• The data gathered from those responses is then used alongside other data collected from peer reviewers and self-assessors to form the full evaluation of the work.

Four directions arrows with text reading '1. Personal data collected at booking. 2. Personal data identified for inclusion in evaluation. 3. Email sent to relevant bookers. 4. Insight data gathered through survey responses.'


Types of data processed

Personal data – names, addresses and contact details of named individuals.

Insight data – responses to evaluations which, in most cases, does not include any personal data.


Privacy considerations

  1. At the point the data is captured, the venue operates under its own data protection guidelines for processing this data as outlined in the venue’s privacy policy. This privacy policy should include details of which forms of data are collected, what the potential uses of that data are (which should include mention of customer surveys), and under which legal basis.

In some cases, you may have an agreement with partner organisations for their productions, and customers will be asked an additional question as to whether their personal contact data can be shared with the partner organisation in order to keep them informed of their activities.

In this case, the following should exist:

  • a clear consent-based option at the point of data capture for the customer to agree to their data being passed to the partner organisation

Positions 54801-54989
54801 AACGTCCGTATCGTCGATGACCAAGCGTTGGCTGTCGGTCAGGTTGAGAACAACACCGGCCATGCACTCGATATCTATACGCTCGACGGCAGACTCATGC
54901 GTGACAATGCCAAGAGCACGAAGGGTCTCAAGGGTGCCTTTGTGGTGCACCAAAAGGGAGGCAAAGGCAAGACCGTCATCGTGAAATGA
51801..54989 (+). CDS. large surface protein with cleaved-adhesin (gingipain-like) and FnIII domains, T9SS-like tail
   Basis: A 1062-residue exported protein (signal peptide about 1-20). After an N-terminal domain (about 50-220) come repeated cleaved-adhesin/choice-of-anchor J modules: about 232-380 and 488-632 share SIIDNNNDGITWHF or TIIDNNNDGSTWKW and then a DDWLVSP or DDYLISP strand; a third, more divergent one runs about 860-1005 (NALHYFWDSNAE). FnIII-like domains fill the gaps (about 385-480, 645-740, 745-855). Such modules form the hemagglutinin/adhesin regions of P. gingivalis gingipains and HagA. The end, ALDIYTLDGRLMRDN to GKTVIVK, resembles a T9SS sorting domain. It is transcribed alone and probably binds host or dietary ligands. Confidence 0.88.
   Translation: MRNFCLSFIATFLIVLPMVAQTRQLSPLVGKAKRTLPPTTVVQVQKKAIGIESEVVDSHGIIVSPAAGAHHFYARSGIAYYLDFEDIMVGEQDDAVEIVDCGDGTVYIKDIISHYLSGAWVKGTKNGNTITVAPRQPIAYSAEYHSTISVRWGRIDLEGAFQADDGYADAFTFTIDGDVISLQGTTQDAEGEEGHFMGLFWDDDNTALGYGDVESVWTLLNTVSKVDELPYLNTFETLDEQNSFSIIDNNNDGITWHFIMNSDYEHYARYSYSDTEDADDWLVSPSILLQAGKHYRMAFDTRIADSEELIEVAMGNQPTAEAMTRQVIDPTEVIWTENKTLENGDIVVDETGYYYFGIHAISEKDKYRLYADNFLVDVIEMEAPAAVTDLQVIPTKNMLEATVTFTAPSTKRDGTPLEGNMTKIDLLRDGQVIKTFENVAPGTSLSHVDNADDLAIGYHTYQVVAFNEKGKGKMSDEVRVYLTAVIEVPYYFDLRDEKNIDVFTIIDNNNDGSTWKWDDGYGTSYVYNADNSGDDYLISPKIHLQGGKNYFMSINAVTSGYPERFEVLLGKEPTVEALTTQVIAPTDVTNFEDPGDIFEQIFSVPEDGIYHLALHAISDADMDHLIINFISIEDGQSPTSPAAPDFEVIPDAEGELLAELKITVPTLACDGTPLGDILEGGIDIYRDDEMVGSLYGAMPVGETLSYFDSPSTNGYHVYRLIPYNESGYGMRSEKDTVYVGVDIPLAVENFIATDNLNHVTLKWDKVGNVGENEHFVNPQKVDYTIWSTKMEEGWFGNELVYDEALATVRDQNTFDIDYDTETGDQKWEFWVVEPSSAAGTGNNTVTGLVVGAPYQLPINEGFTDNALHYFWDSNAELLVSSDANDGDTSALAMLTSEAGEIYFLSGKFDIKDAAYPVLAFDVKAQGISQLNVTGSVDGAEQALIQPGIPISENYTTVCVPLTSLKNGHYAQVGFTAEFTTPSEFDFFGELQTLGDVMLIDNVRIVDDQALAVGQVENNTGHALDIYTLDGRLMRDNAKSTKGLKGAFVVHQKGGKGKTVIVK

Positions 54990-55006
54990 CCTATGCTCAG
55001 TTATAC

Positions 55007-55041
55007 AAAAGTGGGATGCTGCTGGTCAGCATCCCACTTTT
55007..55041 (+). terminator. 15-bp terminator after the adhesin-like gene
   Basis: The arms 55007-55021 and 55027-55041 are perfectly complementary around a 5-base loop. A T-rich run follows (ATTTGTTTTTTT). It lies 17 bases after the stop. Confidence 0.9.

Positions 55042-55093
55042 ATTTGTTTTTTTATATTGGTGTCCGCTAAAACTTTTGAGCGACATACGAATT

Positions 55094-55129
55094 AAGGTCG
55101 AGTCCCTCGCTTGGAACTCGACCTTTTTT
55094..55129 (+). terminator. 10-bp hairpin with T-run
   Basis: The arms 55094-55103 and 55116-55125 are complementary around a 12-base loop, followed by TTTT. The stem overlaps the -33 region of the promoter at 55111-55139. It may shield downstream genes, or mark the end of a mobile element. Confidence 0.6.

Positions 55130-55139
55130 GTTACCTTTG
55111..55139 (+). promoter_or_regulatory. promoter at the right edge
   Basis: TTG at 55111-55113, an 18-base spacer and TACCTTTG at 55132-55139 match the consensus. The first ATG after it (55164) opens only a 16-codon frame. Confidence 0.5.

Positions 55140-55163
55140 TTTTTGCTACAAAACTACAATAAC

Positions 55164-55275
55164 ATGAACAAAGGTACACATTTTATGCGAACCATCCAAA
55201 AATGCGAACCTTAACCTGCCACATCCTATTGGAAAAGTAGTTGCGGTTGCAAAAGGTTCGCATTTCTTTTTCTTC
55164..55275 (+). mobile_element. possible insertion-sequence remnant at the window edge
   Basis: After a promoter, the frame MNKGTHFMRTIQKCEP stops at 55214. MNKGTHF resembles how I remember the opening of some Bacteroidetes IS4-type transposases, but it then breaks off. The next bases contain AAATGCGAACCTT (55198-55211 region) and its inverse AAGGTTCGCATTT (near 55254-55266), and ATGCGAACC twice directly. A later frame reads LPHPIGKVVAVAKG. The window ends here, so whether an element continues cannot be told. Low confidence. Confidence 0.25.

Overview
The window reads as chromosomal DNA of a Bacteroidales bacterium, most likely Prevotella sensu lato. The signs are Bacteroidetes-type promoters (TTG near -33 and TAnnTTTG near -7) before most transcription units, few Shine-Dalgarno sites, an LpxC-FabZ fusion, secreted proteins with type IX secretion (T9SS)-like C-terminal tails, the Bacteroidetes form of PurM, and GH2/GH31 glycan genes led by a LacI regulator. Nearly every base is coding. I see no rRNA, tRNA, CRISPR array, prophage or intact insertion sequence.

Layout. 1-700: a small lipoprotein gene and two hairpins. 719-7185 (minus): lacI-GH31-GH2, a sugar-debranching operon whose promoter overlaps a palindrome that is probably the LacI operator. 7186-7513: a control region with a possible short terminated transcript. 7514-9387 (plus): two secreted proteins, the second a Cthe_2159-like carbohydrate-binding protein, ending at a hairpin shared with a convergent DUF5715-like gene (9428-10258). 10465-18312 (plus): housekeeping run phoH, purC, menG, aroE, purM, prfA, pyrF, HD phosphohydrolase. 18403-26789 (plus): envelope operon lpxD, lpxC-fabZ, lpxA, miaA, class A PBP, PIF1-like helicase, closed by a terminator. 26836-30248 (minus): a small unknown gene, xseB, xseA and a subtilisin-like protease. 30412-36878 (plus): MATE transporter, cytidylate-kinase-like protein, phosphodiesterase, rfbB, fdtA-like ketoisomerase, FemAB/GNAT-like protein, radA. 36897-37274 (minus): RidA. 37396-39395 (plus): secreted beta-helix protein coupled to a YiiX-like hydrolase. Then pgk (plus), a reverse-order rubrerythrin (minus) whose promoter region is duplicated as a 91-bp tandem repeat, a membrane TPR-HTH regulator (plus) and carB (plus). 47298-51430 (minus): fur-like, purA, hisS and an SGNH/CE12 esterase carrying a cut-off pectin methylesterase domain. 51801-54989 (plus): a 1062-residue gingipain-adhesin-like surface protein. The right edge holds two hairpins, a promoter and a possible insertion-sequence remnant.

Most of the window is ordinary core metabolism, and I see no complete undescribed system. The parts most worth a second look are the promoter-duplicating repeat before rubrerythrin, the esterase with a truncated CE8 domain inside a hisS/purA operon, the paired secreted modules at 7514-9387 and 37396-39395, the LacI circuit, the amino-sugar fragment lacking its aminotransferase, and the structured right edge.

• inclusion of this practice in the venue’s privacy policy
  • a data sharing agreement between the venue and the partner organisation, outlining how this process will take place, how and when the data will be passed across from venue to partner organisation, and what the partner organisation will do on receipt of the data.
  1. How customers are selected for inclusion in an email to promote the survey should be determined by a venue’s privacy policy. For example, if the venue uses a ‘legitimate interest’ as its basis for contacting any booker to ask for feedback via a survey, then, as long as the venue is content that it has undertaken the appropriate privacy assessments and included this use clearly in their privacy statement, all bookers could likely be emailed with the survey. If, however, the venue operates a ‘consent’ model for who it sends surveys to, then only customers who have given the relevant consent may be emailed.